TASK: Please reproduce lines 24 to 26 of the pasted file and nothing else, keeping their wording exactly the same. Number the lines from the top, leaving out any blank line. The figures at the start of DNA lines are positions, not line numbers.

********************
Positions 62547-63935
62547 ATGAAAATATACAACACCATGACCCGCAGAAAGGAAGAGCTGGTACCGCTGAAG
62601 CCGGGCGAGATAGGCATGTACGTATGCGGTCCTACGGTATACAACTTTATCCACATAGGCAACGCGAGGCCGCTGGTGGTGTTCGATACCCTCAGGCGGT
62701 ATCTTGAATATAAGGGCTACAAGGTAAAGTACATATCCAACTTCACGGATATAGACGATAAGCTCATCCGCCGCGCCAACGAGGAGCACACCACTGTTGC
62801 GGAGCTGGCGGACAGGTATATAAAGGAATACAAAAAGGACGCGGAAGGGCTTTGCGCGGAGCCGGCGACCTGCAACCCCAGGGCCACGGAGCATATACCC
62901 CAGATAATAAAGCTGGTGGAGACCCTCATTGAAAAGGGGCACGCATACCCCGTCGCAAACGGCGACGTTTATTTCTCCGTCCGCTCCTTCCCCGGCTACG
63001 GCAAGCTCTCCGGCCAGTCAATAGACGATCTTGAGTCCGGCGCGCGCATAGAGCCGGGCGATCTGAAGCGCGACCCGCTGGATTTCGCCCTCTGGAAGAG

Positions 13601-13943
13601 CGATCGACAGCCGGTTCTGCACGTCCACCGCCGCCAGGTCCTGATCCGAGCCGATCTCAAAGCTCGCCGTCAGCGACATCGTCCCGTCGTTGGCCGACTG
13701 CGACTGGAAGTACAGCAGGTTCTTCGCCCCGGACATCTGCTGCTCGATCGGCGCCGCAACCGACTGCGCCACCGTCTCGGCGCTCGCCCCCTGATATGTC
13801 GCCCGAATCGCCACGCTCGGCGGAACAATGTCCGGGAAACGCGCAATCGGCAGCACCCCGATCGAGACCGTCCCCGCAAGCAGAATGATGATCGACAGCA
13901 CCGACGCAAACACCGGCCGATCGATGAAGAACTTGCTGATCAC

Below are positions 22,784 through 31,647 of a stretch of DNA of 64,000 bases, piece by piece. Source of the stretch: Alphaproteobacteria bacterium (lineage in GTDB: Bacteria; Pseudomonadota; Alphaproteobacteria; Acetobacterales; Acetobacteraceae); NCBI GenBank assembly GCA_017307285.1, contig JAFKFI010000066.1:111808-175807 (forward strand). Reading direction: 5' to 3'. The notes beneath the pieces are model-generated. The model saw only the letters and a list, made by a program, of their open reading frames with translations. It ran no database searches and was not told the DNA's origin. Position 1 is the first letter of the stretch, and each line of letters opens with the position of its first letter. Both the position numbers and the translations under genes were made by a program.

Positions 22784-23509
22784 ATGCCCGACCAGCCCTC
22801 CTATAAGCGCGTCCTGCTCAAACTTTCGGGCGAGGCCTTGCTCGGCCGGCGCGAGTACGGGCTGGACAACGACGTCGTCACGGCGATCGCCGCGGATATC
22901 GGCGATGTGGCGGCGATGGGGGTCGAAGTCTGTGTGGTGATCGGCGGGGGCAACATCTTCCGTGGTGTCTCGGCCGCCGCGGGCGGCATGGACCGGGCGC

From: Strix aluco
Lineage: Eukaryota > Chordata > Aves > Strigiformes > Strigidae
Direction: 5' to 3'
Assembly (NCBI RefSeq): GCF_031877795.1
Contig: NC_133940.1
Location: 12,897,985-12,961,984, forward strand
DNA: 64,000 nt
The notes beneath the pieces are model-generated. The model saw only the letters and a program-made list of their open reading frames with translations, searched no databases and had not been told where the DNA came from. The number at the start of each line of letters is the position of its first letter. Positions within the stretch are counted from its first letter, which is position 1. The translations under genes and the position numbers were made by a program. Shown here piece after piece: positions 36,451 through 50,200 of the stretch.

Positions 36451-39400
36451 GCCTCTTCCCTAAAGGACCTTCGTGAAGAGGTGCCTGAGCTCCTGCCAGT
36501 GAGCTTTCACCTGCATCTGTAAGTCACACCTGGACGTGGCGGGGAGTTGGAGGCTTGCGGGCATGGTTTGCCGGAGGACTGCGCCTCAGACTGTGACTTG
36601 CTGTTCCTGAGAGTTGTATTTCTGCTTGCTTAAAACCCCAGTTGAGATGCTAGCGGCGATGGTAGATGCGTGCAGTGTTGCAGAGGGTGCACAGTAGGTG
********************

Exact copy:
DNA: 64,000 nt
The notes beneath the pieces are model-generated. The model saw only the letters and a program-made list of their open reading frames with translations, searched no databases and had not been told where the DNA came from. The number at the start of each line of letters is the position of its first letter. Positions within the stretch are counted from its first letter, which is position 1. The translations under genes and the position numbers were made by a program. Shown here piece after piece: positions 36,451 through 50,200 of the stretch.

Positions 36451-39400